Critical Windows Metafile Flaw Being ExploitedBy Lisa Vaas | Print
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Updated: Code for what Secunia is deeming an "extremely critical flaw" in Windows Metafile Format files is being exploited on fully patched systems. Avoiding attack is simple, researchers note: Don't
Microsoft Corp. has issued a security advisory for what Secunia is deeming an "extremely critical flaw" in Windows Metafile Format (.wmf) that is now being exploited on fully patched systems by malicious attackers.
Websense Security Labs is tracking thousands of sites distributing the exploit code from a site called iFrameCASH BUSINESS.
That site and numerous others are distributing spyware and other unwanted software, replacing users' desktop backgrounds with a message that warns of spyware infection and which prompts the user to enter credit card information to pay for a "spyware cleaning" application to remove the detected spyware.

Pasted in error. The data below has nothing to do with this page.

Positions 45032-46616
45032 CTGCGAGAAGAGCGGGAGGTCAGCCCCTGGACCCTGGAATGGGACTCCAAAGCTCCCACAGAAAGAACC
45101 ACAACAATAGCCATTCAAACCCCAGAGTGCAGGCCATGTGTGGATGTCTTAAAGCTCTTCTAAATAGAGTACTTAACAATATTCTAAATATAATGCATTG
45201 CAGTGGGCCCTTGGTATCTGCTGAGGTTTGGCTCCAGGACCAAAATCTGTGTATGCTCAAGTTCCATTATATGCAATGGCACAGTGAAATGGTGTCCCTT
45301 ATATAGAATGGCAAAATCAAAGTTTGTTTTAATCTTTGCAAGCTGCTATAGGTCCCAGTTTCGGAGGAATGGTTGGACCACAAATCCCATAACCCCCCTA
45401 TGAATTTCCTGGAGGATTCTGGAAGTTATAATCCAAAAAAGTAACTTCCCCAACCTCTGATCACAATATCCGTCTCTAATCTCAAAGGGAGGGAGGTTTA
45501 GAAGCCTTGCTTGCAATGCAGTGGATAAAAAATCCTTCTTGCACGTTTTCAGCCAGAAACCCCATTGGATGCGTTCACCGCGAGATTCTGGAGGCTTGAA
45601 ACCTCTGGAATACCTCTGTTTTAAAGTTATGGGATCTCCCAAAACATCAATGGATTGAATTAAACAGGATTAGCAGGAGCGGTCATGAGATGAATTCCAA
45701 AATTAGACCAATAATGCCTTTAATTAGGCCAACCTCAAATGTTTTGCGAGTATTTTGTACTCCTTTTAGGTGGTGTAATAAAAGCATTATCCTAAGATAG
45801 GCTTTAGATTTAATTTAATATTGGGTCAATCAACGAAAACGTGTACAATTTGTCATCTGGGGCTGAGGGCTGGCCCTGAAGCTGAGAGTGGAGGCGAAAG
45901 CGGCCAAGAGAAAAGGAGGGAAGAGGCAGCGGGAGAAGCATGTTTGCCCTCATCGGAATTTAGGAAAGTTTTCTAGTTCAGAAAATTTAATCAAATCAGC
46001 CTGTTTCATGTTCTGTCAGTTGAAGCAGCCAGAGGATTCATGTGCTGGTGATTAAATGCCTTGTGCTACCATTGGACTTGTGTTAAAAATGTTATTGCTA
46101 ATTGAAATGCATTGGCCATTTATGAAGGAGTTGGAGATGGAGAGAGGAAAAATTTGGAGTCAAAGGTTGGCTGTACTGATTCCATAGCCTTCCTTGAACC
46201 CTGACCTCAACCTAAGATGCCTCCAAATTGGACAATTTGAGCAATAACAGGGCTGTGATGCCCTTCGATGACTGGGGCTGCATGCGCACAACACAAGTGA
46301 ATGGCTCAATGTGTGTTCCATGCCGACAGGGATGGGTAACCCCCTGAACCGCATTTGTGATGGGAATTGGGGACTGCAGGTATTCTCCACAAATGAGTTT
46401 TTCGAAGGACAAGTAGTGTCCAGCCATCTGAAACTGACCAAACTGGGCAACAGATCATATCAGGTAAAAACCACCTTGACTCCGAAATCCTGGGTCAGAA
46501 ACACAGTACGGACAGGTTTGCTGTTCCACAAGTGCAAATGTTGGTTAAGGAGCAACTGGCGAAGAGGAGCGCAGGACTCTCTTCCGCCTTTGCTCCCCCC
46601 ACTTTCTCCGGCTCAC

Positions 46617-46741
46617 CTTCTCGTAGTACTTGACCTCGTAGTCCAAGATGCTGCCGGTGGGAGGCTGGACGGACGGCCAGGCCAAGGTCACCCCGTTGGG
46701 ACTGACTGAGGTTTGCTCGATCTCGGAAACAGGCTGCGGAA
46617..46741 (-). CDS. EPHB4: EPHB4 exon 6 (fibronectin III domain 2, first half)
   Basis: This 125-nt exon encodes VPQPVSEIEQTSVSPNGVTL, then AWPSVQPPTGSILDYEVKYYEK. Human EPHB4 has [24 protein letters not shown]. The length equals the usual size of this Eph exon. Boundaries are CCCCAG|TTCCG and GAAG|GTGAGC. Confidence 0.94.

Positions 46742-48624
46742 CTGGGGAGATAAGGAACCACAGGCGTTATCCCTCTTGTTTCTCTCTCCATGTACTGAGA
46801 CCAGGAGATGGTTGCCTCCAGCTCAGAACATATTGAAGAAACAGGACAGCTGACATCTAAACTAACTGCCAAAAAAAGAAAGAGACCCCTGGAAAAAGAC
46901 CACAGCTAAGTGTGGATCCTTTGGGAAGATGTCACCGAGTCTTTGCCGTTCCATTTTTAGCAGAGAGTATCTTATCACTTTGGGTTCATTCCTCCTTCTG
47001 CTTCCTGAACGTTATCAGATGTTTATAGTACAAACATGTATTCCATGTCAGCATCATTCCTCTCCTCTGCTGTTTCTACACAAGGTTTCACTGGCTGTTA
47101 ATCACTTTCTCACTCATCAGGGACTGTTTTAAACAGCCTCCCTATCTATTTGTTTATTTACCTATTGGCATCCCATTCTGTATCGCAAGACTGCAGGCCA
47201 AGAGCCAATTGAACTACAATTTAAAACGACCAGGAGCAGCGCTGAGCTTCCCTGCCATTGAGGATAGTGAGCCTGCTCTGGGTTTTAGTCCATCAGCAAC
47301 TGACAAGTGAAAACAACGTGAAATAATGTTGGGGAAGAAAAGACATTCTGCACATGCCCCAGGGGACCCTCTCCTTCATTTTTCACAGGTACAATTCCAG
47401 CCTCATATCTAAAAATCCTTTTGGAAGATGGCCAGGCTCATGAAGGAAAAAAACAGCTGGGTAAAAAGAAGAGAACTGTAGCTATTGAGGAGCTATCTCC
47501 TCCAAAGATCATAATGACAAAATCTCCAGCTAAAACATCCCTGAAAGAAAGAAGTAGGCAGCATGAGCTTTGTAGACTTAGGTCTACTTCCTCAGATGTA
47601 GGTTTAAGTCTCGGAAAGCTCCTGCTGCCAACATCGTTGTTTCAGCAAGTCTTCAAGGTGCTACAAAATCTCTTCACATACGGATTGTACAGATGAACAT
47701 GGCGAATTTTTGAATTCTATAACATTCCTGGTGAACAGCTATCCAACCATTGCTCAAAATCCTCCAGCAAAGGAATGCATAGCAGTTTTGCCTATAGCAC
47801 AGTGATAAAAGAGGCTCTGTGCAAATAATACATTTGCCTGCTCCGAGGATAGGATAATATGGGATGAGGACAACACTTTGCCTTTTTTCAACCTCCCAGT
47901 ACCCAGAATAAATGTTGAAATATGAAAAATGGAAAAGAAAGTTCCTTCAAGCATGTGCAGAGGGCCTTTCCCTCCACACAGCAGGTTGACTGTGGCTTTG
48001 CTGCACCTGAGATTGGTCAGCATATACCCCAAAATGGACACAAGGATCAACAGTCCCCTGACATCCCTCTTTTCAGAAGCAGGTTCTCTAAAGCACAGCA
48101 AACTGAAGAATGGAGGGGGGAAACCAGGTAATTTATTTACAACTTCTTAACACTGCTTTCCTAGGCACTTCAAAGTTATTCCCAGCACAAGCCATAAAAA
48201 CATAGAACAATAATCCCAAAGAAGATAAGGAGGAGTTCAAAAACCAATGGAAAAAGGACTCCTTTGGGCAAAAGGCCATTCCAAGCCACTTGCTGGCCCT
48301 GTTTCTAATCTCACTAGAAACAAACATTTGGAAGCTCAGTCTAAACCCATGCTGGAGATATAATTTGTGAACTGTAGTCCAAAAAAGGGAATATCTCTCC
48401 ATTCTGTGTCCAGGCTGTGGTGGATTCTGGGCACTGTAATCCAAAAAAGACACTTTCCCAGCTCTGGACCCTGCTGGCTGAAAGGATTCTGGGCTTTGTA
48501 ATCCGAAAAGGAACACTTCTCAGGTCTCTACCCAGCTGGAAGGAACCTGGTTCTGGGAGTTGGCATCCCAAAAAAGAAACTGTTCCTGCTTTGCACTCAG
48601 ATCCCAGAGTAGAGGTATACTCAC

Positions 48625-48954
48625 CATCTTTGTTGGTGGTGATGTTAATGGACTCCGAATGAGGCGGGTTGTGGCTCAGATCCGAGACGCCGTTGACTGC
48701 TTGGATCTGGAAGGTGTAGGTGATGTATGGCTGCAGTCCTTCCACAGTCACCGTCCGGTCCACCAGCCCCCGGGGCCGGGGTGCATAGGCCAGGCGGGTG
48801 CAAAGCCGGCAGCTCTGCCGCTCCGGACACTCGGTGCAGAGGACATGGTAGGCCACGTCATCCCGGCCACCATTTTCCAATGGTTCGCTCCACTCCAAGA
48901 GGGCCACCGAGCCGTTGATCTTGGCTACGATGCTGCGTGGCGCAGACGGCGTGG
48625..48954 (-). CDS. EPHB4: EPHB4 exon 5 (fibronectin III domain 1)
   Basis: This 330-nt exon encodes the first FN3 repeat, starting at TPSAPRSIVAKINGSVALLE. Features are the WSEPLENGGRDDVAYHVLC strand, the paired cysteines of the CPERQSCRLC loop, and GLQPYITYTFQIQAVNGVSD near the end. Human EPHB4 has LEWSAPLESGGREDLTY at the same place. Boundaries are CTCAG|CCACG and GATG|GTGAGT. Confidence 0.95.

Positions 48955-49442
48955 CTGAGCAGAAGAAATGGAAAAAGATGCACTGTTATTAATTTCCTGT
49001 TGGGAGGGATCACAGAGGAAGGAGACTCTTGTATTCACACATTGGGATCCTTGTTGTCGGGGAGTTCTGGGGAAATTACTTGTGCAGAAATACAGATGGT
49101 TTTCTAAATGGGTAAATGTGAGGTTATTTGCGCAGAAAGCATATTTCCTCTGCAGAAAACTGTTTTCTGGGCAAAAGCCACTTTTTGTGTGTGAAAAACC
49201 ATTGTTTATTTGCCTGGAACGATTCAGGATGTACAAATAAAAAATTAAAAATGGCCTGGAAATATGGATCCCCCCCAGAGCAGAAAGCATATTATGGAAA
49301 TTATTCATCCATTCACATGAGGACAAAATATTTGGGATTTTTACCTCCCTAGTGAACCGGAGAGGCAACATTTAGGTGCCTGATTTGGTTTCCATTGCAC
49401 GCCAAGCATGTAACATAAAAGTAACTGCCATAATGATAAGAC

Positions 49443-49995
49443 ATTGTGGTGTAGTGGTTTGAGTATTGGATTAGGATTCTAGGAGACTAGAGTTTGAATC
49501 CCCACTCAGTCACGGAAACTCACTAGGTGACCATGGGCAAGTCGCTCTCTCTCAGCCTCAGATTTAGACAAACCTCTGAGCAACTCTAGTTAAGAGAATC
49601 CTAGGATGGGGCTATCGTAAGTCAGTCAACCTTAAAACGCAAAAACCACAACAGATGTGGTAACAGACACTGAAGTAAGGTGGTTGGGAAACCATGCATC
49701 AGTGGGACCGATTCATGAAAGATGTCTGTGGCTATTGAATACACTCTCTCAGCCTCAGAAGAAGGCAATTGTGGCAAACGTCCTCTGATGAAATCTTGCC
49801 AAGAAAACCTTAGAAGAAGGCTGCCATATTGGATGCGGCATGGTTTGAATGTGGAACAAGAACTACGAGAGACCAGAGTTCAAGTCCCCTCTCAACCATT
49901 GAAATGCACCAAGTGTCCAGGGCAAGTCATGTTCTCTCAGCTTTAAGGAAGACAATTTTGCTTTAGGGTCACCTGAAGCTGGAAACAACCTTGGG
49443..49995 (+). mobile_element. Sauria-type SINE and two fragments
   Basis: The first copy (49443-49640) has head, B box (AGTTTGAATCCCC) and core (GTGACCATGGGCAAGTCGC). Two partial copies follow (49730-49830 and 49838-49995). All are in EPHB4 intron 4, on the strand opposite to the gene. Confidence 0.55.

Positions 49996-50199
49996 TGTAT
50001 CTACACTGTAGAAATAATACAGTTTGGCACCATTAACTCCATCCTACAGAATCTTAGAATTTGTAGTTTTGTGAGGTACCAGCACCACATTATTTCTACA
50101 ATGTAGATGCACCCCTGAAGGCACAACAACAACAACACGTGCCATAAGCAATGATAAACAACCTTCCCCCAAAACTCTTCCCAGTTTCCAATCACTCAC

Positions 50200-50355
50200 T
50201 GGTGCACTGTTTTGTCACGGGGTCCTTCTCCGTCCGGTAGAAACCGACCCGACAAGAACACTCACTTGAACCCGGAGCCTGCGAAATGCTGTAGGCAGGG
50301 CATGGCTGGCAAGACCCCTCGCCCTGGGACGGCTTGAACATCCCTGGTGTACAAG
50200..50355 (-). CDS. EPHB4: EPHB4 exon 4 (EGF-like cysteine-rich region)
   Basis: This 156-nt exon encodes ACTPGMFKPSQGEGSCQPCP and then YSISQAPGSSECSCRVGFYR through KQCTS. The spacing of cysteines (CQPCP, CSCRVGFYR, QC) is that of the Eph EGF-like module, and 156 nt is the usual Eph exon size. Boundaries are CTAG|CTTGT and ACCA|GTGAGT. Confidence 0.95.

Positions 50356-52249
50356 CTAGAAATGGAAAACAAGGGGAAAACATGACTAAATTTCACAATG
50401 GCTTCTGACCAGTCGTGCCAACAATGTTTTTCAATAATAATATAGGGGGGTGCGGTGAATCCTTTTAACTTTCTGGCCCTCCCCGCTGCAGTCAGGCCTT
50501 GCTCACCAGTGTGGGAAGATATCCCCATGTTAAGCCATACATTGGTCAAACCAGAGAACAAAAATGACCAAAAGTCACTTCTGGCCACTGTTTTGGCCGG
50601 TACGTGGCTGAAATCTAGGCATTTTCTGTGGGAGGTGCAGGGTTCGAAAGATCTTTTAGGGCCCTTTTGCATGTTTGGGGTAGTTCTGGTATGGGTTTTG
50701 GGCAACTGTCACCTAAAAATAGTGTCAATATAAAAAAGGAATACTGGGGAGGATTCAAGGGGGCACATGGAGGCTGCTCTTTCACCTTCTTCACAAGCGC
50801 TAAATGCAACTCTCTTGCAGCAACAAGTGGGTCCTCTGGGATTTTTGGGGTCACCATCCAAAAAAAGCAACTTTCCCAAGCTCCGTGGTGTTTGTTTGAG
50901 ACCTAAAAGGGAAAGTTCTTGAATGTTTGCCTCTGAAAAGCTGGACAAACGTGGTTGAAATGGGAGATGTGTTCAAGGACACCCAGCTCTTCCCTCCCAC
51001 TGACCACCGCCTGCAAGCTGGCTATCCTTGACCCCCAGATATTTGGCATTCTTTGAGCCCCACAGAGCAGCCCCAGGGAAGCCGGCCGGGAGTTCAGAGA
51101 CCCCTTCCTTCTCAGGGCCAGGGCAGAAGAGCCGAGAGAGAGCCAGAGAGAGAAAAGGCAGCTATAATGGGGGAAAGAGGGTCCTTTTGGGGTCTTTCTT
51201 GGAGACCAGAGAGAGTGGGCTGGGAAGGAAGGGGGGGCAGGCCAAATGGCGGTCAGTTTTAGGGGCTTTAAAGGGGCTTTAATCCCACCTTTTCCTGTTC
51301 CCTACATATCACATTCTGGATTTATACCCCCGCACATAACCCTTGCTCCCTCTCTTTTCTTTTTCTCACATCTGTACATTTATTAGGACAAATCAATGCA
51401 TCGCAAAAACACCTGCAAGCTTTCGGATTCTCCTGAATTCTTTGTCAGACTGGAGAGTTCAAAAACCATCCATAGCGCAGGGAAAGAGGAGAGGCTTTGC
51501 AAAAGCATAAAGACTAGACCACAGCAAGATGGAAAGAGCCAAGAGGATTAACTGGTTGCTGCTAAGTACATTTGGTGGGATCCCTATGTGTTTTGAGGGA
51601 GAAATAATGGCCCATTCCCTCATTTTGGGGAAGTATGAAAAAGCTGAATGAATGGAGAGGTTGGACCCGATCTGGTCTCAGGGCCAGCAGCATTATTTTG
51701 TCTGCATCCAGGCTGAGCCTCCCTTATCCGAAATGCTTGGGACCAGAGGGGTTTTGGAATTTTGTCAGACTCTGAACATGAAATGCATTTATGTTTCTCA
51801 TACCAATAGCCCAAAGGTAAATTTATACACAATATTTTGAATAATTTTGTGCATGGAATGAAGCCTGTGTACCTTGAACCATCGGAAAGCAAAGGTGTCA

Vulnerable operating systems include a slew of Windows Server 2003 editions: Datacenter Edition, Enterprise Edition, Standard Edition and Web Edition. Also at risk are Windows XP Home Edition and Windows XP Professional, making both home users and businesses open to attack.
In this fluid attack, researchers have kept up a steady stream of new details about the extent of the exploit's reach, with Google Desktop being the latest reported vector.
F-Secure reported on Wednesday that Google Desktop tries to index image files with the exploit, executing it in the process. F-Secure reports that this exploitation-via-indexing may wind up occurring with other desktop search engines as well.
Read the full story on eWEEK.com: Critical Impact: Windows Metafile Flaw a 'Zero-Day Exploit'